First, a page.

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What's Next Now That Minicamp Is Over?

Posted Jun 19, 2014

The Eagles might have 35 days off between now and the official date players and coaches have to report back to the NovaCare Complex for Training Camp, but that hardly means it is time for a vacation.

"I mean, I’ll go home and see my family and spend some time with them, but I don’t look at this as I need a break from what we’ve just done," head coach Chip Kelly said. "I mean, this is our life choice and we enjoy it, so it’s not like I can’t wait for – this isn’t like Fred Flintstone with the Yabba Dabba Doo and we’re trying to get out of work.  It’s another day, and we’ll finish up with some different things before we get some time off.  But I think anybody that’s in our situation that coaches isn’t like, I can’t wait to get out of there.  I think most of them can’t wait to get back in there."

For players, specifically, the next five weeks should be treated as a time to make that final push to be ready for Training Camp and the start of the 2014 season. Whether it is extra training or studying the playbook, players cannot get complacent just because they do not have to be at the facility every day. If anything, they must be even more disciplined now to ensure they put in the work necessary to improve.

"You’ve got to stay in contact with your group of guys," guard Todd Herremans said. "Make sure everybody’s getting their lifts in, staying out of trouble. Individually, you put yourself in the right situation. Don’t try to travel all over the place, visit as many countries as you can. Just kind of relax. You’ve got to let your mind reset."

Herremans, who is entering his 10th season in the NFL, has been through the process before and understands how important it is to take advantage of the time between minicamps and Training Camp. Rookie linebacker Marcus Smith II gets it, too.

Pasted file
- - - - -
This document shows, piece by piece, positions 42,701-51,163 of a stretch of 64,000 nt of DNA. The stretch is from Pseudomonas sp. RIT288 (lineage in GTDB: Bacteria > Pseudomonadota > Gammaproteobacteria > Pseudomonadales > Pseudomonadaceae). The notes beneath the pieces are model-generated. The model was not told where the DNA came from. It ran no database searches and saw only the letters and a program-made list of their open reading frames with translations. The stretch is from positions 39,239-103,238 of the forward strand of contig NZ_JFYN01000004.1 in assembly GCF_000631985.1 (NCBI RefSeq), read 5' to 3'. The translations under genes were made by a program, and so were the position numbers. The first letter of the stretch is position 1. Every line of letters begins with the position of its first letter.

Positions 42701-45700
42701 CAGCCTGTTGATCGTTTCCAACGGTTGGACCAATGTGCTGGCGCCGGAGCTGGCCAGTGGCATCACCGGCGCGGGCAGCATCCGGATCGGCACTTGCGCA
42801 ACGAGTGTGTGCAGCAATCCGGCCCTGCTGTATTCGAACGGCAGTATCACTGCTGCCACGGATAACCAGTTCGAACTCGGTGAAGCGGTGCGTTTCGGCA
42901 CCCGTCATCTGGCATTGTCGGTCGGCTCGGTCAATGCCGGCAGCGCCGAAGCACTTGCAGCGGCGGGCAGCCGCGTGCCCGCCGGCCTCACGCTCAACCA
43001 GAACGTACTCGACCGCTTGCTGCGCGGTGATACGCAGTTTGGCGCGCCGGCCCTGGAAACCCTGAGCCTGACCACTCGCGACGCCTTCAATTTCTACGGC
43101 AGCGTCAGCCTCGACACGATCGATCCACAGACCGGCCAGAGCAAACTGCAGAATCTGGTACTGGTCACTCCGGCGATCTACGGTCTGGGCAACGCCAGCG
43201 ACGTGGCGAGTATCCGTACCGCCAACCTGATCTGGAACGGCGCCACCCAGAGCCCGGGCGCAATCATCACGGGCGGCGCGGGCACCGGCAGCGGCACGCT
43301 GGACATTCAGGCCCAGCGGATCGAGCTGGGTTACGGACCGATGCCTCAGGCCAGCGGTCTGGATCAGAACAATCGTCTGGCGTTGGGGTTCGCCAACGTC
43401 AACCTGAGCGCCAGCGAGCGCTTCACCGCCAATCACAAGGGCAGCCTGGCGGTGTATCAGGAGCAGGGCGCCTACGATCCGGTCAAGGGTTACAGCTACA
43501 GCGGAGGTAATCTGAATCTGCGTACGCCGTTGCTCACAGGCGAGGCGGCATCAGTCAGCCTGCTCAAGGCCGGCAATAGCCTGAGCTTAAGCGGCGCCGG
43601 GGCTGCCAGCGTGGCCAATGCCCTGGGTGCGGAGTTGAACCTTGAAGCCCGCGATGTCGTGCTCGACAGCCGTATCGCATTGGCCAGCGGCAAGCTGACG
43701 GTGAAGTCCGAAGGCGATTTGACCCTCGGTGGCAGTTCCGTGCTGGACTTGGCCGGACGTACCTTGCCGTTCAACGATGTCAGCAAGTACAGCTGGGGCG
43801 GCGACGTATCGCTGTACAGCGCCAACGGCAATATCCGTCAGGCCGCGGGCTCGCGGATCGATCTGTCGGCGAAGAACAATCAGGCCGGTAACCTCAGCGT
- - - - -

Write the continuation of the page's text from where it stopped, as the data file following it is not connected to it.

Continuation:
"Since this is the last day, I’m going to take some time to recover," Smith said. "I’m going to still work out and do those things so I can come back and be good. I’m going to go to Atlanta, and I’m going to train there with (former Falcons defensive end) Chuck Smith. I’m going to put pass rush together so when I come back I can show the coaches what I can do. I’m going to go home and see my family, spend some time with them, but also you have to continue to train just because you don’t want to lose what you’ve gained so far."

Think about it this way: For Smith and other rookies, five weeks from now is roughly the same amount of time it has been since they were selected in the NFL Draft or signed as free agents afterwards. Consider the volume of information they have learned in that time, the type of training they’ve gone through and how much they have improved overall as football players. Five weeks might not sound like a long period of time, but it is, and it can make or break a player’s chance to win a roster spot.

In fact, you’ll be able to see quite easily by the time the third week of July rolls around which players took full advantage of the 35-day intermission, and which players got a little too comfortable with their time off. It all goes back to Kelly’s mantra of self-governance, and how players comport themselves as professionals and as people when they are not on the clock.

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